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Consumer Product Safety Commission Targets Danger of Children’s Outwear Drawstings Around School Buses

Amid reports of at least a dozen child deaths, the U.S. Consumer Product Safety Commission (CSPC) has approved a new federal safety rule that designates certain children’s upper outerwear with neck or hood drawstrings as potential hazards when worn near school buses.

The June 29 vote was unanimous as all five members of the commission targeted clothing sizes 2T through 12 for outerwear with the neck or hood drawstrings and sizes 2T through 16 for children’s upper outwear with certain waist or bottom drawstrings. CPSC said it has received reports of 26 child deaths related to a drawstring become entangled in school bus doors, on playground slides and other objects. Waist and bottom drawstrings have been caught in car doors or other parts and have resulted in dragging accidents.

Inez Tenenbaum, chairman of CPSC, said that between 1985 and April of this year the CPSC is aware of 56 reports of incidents where drawstrings in the neck or hood of upper outerwear became entangled. Eighteen of those incidents resulted in child fatalities.

Over the same time period, drawstrings on the waist and bottom of these garments resulted in 28 reports of entanglement and eight fatalities.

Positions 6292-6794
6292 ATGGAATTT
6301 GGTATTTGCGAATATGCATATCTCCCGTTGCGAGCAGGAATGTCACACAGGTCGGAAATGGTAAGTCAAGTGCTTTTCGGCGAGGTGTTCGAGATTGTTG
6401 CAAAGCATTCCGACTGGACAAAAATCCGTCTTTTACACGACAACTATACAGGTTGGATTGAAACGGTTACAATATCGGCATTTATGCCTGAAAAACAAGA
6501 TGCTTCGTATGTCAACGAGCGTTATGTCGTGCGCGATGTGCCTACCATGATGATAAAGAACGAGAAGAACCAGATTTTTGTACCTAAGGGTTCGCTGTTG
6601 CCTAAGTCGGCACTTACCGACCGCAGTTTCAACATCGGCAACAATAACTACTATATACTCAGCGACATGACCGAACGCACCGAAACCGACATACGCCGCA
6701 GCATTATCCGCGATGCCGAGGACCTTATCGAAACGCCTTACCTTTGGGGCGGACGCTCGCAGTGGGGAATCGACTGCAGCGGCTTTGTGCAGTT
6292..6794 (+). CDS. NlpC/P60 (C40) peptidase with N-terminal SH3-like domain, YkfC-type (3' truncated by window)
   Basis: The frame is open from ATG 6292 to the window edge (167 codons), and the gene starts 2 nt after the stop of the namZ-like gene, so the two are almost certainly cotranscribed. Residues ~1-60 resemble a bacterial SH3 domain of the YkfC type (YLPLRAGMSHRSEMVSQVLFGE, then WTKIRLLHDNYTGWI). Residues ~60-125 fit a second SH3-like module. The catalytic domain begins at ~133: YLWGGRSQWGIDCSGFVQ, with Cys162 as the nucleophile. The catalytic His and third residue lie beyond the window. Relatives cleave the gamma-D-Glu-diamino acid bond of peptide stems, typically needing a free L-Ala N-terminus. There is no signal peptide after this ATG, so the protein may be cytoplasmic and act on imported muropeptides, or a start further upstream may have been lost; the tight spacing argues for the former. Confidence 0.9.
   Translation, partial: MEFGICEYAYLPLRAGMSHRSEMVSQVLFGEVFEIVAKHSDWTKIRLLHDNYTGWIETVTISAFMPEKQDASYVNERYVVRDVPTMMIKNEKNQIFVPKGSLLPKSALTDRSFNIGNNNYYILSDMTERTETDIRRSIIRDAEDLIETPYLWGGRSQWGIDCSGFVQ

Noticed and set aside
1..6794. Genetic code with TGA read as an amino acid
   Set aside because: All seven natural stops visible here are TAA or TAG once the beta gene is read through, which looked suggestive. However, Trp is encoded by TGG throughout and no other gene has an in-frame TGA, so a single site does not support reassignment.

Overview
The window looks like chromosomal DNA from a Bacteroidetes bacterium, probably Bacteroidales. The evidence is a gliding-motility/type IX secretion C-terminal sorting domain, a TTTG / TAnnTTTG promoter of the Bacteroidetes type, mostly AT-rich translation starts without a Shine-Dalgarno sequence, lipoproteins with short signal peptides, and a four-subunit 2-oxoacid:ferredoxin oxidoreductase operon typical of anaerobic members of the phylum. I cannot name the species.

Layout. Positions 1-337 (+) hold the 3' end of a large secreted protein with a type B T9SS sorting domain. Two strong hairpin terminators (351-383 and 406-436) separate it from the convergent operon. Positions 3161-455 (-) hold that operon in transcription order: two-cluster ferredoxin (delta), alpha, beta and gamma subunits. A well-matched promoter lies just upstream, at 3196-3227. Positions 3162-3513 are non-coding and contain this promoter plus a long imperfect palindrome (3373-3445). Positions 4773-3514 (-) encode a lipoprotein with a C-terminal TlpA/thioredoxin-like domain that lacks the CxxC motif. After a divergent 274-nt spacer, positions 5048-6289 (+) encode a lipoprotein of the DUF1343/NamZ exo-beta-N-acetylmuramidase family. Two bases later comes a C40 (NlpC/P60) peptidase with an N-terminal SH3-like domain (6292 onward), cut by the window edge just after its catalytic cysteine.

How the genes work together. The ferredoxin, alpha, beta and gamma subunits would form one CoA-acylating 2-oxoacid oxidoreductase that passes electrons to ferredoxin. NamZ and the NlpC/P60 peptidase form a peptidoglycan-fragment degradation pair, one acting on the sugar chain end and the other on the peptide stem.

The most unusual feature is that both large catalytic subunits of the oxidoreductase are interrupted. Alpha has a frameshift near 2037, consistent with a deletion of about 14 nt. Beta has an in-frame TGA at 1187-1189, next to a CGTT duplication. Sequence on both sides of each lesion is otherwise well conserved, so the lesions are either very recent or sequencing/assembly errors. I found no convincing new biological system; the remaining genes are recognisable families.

“Seven of eight of these fatalities resulted when the drawstring became caught in a bus, and the bus pulled away,” Tenenbaum added.

CPSC issued guidelines in February of 1996 that ere incorporated into an industry voluntary standard the following year to help prevent children from strangling or becoming entangled on drawstrings jackets or sweatshirts. Since the industry standard was introduced to disallow the use of drawstrings, defined as “a non-retractable cord, ribbon, or tape of any material to pull together parts of upper outerwear to provide for closure,” fatal incidents involving garments with drawstrings through the neck or hood have decreased by 75 percent.

Meanwhile, fatalities associated with drawstrings through the waist or bottom have dropped 100 percent. Still, since 2006, CSPC said it has participated in 115 recalls of noncomplying products with drawstrings.

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